President Obama will not nominate a new attorney general until after the midterm election, a White House official said Tuesday.

The White House decided to delay naming the replacement, partially at the request of Senate Democrats, according to a source familiar with the decision. The White House believes that waiting until after voters head to the polls will keep the nomination from becoming mired in election-year politics.

The administration had previously hinted that they hoped to hold a confirmation vote on a replacement for Eric HolderEric Himpton HolderHolder: 2018 vote crucial to combating gerrymandering Holder: Sessions needs to 'have the guts' to say no to Trump Holder urges Justice Dept, FBI officials to 'be strong' in face of attacks: 'It will get worse' MORE during the lame-duck session of Congress. Press secretary Josh Earnest has repeatedly noted that Defense Secretary Robert Gates was nominated and confirmed during the 2006 lame-duck session, and Attorney General Michael Mukasey was confirmed within seven weeks of his nomination by President George W. Bush.

"So, there is a precedent for presidents making important Cabinet nominations and counting on Congress to confirm them promptly, even in the context of a lame-duck session, if necessary," Earnest said.

But the decision to hold off on nominating a new attorney general might further complicate the administration's desire to get a nominee through in the lame duck, an effort that could become especially important if Democrats lose control of the Senate, as most election forecasts predict.

“This timing shows, once again, that the President and Democrat Senate leaders are willing to play politics with important policy decisions,” Sen. Chuck GrassleyCharles (Chuck) Ernest GrassleyGrassley on Trump calling Putin: 'I wouldn't have a conversation with a criminal' Lawmakers zero in on Zuckerberg GOP senator blocking Trump's Intel nominee MORE (R-Iowa), ranking member of the Judiciary Committee, said in a statement. “First it was immigration, and now Senate Democrats have asked the President to delay his announcement for Attorney General so they can avoid making clear to the voters of their states where they stand on what could be a controversial choice for Attorney General.”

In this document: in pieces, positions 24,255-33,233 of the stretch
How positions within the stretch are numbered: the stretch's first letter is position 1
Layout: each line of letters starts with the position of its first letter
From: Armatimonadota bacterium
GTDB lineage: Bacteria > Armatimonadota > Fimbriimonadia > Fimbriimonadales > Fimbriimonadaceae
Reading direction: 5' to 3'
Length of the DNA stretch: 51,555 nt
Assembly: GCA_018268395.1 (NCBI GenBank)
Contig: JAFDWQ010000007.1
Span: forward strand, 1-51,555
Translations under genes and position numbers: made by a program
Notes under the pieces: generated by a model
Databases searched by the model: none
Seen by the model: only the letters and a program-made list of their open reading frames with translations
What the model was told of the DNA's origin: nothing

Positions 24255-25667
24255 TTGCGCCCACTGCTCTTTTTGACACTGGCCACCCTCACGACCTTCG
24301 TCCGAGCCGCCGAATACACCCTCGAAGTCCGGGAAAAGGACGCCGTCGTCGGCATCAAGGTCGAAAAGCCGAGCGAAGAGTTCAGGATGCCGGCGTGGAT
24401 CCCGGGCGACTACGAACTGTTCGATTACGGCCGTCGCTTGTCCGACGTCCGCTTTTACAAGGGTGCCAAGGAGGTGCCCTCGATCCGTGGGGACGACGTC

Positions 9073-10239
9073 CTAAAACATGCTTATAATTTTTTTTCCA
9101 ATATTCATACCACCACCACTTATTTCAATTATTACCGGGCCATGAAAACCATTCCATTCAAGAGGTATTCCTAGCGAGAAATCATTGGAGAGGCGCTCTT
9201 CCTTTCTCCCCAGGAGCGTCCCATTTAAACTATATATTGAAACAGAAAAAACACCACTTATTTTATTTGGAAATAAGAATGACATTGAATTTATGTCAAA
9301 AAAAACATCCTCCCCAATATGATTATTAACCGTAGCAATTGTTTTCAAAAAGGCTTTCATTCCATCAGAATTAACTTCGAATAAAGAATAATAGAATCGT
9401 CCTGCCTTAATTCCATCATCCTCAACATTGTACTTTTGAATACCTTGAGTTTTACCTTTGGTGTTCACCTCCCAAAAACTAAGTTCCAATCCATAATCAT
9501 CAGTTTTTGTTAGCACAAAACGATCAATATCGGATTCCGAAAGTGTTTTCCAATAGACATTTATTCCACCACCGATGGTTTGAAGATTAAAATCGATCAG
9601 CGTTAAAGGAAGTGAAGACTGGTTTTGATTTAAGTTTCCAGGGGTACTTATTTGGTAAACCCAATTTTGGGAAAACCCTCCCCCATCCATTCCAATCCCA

Top Republican lawmakers, including Grassley, had already called on Obama to wait for the new Congress to select his nominee. 

Republican congressional aides have also questioned the feasibility of a lame-duck confirmation. The Senate does not reconvene until Nov. 12, and if lawmakers took the same seven work weeks they did for Mukasey, the soonest they could vote would be New Year's Eve — assuming a highly unlikely schedule with no breaks for Thanksgiving or Christmas.

The White House has not hinted who is on its shortlist to fill the job, although Labor Secretary Thomas PerezThomas Edward PerezClinton’s top five vice presidential picks Government social programs: Triumph of hope over evidence Labor’s 'wasteful spending and mismanagement” at Workers’ Comp MORE and Solicitor General Donald Verrilli are widely considered to be on the shortlist.

Former White House Counsel Kathy Ruemmler was also thought to be among the leading candidates, but new questions over her role in an internal White House investigation into whether a volunteer traveling ahead of the president to Colombia had hired a prostitute have clouded her candidacy.

Last week, White House spokesman Eric Schultz sidestepped questions about whether the allegations Ruemmler had not completed a full investigation would hurt her chances.

"Im not going to address whether any particular individuals are in contention for any particular slots, but I would say that, again, the review was conducted in an aggressive, thoughtful and thorough way," Schultz said.

The White House spokesman said, however, that naming a nominee was "a priority" for the administration.

"Attorney General Holder, over the past six years, has accomplished a lot. It will be tough shoes to fill, but there’s still a lot of work to be done. And so that’s something we’re looking to fill as soon as we can," Schultz said.

— Benjamin Goad contributed to this report, which was updated at 1:23 p.m.